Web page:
Peer review of writing
History 110-01: The Age of Elizabeth, Fall 2008
Reading Your Classmates’ Papers – Some Advice
Professor S. Ottaway
Some general tips: be respectful and kind, remember that you are trying to give the kind of advice that you would also like to hear.
Goals – Both students should emerge from the discussion of the paper with a clearer sense of the argument and the method of argumentation (the style and the content) used in the paper, and with some concrete ways in which the writing can be made clearer, and the thesis can be proven more effectively.
First – Response-Centered Peer Review
Read each other’s papers without first discussing them. At the end of the reading, the reader should be able to tell the writer:
- what is the writer’s main thesis?
- what is the principal evidence cited to support the thesis?
- how convincing is the argument overall?
Second – Advice-Centered Peer Review
Readers should make notes on the paper. What should the reader be looking for?
- Is the paper’s STRUCTURE effective?
- Is the introduction concise? Does it contain a clear thesis? Does it provide a “roadmap” for the rest of the paper? (i.e. does it signal what the main arguments of the paper will be?)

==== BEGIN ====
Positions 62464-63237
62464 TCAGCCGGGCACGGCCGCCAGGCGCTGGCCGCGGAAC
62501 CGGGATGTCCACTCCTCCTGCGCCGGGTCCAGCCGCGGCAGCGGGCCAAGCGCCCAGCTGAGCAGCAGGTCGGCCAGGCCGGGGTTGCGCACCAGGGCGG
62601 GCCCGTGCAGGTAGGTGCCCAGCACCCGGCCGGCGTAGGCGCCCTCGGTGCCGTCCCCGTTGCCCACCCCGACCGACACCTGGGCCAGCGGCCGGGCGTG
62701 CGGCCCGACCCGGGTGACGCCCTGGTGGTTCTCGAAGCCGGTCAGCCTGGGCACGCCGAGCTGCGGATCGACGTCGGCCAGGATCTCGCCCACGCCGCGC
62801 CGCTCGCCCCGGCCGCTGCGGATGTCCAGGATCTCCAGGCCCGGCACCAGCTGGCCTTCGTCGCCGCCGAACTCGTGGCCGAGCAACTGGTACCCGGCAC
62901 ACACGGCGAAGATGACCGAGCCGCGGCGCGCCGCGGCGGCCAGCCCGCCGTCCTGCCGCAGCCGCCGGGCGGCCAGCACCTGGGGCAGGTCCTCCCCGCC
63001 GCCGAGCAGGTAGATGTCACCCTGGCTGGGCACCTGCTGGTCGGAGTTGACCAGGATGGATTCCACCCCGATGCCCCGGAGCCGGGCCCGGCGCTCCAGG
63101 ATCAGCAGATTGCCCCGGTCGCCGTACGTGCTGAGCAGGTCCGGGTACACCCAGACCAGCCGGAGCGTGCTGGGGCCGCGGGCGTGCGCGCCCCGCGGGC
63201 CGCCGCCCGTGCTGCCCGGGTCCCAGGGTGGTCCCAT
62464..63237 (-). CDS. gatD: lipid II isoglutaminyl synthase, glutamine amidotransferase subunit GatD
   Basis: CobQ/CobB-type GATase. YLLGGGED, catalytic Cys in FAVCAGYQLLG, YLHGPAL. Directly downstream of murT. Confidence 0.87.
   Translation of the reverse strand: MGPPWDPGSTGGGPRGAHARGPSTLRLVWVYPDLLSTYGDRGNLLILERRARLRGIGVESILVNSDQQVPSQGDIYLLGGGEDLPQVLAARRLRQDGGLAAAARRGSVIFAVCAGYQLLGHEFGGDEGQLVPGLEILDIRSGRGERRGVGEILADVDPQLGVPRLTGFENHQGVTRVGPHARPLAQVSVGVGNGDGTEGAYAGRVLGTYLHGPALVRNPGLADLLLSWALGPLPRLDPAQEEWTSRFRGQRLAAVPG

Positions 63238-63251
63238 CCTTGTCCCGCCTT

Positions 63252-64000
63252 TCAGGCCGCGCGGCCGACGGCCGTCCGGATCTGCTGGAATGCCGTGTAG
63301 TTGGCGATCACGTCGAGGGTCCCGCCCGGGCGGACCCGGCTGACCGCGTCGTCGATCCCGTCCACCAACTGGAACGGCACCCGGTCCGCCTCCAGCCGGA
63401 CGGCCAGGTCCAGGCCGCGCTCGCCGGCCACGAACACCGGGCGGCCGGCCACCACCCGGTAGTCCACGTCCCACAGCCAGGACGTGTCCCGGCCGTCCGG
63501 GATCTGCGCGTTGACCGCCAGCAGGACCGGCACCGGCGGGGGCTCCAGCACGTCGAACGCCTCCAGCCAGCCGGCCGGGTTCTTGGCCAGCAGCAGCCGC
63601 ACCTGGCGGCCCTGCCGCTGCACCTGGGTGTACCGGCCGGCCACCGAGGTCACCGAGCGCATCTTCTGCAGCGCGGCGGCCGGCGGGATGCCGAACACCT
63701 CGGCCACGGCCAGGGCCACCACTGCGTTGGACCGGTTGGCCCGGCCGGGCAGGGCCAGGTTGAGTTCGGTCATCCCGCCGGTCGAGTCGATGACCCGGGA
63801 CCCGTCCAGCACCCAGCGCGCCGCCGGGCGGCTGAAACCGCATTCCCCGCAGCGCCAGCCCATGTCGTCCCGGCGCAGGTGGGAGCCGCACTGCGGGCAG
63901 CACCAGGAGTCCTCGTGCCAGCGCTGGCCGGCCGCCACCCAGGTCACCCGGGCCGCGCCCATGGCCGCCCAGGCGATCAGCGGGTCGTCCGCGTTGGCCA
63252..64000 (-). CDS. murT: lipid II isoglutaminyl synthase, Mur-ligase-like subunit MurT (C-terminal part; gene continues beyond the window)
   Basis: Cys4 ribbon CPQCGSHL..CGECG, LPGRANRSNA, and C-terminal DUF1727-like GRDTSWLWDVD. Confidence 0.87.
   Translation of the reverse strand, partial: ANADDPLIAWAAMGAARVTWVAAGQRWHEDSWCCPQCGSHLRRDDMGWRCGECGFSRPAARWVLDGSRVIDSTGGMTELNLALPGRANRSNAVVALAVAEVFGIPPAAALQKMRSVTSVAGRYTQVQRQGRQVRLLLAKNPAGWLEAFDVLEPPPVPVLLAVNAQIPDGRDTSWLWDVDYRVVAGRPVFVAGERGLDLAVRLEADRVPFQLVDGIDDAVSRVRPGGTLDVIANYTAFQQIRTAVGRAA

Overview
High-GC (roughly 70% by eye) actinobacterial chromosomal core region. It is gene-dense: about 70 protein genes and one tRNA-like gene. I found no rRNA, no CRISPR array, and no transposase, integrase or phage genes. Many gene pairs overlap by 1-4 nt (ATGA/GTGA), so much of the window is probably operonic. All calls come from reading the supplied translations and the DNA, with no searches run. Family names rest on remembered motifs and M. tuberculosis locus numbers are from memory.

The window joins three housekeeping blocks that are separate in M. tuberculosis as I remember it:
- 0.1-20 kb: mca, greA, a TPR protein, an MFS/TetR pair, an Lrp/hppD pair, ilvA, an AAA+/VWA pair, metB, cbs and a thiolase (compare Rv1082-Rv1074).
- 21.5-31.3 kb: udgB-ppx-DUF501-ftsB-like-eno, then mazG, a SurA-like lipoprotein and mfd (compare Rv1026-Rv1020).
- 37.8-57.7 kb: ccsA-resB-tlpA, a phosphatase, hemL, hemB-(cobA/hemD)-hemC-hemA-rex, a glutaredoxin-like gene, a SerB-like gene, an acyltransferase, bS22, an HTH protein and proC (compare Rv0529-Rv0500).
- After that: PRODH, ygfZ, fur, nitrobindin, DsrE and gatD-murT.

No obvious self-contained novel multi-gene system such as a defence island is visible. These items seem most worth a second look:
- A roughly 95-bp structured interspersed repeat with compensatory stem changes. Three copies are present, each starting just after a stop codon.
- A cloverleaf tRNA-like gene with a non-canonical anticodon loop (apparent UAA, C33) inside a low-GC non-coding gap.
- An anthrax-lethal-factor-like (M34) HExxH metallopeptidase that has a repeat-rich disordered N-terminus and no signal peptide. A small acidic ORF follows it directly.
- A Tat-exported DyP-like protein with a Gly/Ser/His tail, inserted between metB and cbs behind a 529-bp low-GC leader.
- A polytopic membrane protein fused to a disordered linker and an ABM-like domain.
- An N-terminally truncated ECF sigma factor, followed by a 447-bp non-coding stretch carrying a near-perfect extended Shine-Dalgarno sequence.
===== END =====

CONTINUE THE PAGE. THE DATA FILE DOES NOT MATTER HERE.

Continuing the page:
- Can you identify the main point or set of points made in each paragraph?
- Does the conclusion summarize the main points of the paper, and does it suggest some larger significance or conclusion to be drawn from the essay?
- Is the CONTENT of the paper adequate to support the main points being asserted?
- Does the author cite evidence – either quotations or paraphrases, or generalizations derived from the sources at hand?
- Are the citations done in correct form? (Preferred form is Chicago Manual of Style - CMS)
- Think of these three basic principles:
- Are sources used as concisely as possible, so as not to crowd out the author’s own voice?
- Is it clear when the author is speaking and when materials are being used from a source?
- Is the way in which each source relates to the argument clear?
Third – (Respond and Advise)
Readers should discuss the paper with the author based on the notes taken.
- What are the paper’s areas of strength?
- Can you identify a particularly effective paragraph or sentence in which the author’s points were stated or proven in an exemplary manner?
- What aspects of the argument were hardest to follow (or swallow)?
- Does the thesis in the introduction match the conclusions reached by the end of the paper? (Or has the paper “morphed” in the course of its development?)